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Gutch, Johnlocked

(1746–1831)
  • Alan Crossley

Gutch, John (1746–1831), antiquary and Church of England clergyman, was born at Wells on 10 January 1746, eldest son of John Gutch (1705–1772), town clerk of Wells, and Mary (d. 1765), daughter of Abraham Mathew of Shaftesbury. In 1765 he matriculated at Oxford University from All Souls College. In 1766 he began 'looking after the museum', and in the same year, on 7 November, was appointed a clerk of his college. He graduated BA in 1767, proceeded MA in 1771, and in 1768 was ordained and took charge as curate of Wellow and Foxcote, near Bath. In 1770 he was appointed chaplain of All Souls, a post which he held for over sixty years, combining it from 1771 with the librarianship of the college, from 1778 with chaplaincy of Corpus Christi College, and from 1795 with the rectory of St Clement's parish in the suburbs of Oxford. More briefly he held other cures, notably the rectories of Waterstock, Oxfordshire, and Kirkby Underwood, Lincolnshire. He became a notary public at Oxford in 1791, and registrar of the university in 1797, before retiring in 1824; he was also registrar of the chancellor's court and clerk of the Oxford market, a university appointment. He married in 1775 Elizabeth Weller (1753–1799), daughter of Richard Weller, sometime butler of Magdalen College. Through her he acquired his Oxford house, 8 Longwall Street, which survives much as he rebuilt it in 1793–4. They had six sons and six daughters; two of their sons were John Mathew Gutch (1776–1861), journalist, and Robert Gutch (bap. 1777, d. 1851), fellow of Queens' College, Cambridge. Elizabeth long predeceased him, dying in 1799.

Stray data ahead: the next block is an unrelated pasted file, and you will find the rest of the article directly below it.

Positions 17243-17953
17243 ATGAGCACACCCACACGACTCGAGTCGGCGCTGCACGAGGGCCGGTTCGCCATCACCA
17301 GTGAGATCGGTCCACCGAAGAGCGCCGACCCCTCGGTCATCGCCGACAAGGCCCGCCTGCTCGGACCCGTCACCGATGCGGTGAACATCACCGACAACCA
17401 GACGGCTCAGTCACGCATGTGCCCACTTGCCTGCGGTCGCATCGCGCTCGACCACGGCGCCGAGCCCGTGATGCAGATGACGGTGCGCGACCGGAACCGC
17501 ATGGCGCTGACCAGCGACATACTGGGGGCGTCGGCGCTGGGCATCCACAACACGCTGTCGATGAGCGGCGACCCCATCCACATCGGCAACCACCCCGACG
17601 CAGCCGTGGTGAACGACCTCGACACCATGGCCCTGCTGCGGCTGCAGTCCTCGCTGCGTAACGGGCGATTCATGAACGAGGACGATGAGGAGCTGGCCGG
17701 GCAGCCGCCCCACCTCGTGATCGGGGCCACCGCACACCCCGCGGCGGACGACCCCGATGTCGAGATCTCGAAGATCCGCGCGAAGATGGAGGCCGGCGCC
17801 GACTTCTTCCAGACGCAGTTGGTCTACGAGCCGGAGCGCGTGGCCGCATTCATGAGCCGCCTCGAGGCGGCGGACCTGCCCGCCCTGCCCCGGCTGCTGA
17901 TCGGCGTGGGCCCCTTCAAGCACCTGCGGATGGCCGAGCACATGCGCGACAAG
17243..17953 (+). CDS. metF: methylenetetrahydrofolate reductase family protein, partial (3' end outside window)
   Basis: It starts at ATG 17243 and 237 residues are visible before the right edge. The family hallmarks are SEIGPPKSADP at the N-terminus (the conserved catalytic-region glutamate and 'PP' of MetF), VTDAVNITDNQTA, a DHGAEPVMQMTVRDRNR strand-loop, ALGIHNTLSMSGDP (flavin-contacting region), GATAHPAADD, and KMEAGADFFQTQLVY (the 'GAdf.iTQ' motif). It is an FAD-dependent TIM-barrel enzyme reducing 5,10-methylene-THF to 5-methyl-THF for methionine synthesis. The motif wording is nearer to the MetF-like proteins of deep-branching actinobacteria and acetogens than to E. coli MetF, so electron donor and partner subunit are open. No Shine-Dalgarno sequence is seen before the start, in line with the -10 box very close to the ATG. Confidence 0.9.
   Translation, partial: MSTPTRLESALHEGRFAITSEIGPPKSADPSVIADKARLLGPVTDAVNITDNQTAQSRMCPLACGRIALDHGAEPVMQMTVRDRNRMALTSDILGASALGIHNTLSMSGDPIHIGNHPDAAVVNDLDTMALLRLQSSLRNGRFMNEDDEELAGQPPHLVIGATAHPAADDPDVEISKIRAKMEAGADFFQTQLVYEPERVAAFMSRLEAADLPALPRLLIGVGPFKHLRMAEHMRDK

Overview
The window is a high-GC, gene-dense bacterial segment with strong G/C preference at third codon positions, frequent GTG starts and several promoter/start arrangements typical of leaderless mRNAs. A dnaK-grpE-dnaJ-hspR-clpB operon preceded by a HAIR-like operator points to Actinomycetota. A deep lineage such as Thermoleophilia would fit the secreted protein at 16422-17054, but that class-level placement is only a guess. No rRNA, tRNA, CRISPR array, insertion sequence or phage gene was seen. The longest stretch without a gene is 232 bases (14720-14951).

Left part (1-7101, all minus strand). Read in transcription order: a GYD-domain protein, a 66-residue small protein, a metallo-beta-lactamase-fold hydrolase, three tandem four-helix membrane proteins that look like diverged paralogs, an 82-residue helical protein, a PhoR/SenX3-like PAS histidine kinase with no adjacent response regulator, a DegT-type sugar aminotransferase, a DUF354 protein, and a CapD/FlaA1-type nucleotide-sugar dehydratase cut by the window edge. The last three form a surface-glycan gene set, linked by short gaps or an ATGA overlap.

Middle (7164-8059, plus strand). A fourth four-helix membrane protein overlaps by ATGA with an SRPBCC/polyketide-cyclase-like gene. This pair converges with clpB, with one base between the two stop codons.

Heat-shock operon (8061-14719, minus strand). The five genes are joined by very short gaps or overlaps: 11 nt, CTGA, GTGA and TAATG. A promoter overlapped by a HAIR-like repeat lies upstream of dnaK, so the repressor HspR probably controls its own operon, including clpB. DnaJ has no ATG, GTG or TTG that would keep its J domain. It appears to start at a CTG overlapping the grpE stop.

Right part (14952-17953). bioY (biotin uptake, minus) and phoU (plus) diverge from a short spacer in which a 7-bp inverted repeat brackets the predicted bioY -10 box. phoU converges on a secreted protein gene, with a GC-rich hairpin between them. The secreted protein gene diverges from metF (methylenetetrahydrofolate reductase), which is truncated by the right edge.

An active man of business in his generation, Gutch is best-known to posterity by his books. In 1781, with the support of 750 subscribers, he published two volumes of Collectanea curiosa, miscellaneous tracts on historical and university matters taken chiefly from the manuscripts of Archbishop Sancroft in the Bodleian Library, together with selections from the archives of All Souls. The book caused a brief stir in Oxford because of its inclusion, albeit with reference to earlier times, of some anti-Jacobite material and a paper urging the limitation of fellowships to twenty years' tenure, to prevent dons becoming splenetic or 'sottish' (Letters of Richard Radcliffe, 190–91). His more lasting contribution was to edit Anthony Wood's English version of his history of Oxford University. Wood had been so displeased by the Latin version, bought from him by the university and altered and published by Dr John Fell in 1674, that he later translated and augmented the whole. From that version (now Bodl. Oxf., MSS Wood F. 1–2), with the encouragement of Thomas Wharton, Camden professor of ancient history, Gutch edited Wood's account of the colleges and halls (1786), with an appendix containing Wood's lists of university officials, the Fasti (1790), and finally the History and Antiquities of the University of Oxford, published in two volumes in 1792 and 1796. The Fasti, to which Gutch made additions up to his own time, were later re-edited and enlarged by Philip Bliss, his successor as university registrar; Gutch's summary of Wood's manuscripts in the History and Antiquities retained its value until replaced by Andrew Clark's work in the 1890s. Otherwise Gutch's edition, prepared 'on the whole with great faithfulness and completeness' (Wood, History and Antiquities), has never been superseded. His evident intention to publish a revised edition was not, however, fulfilled and his surviving papers (mostly in the Bodleian Library) suggest that he did little further historical research. E. F. Jacob's assessment of him as 'one of the finest antiquaries Oxford has produced' (Craster, 92) seems generous.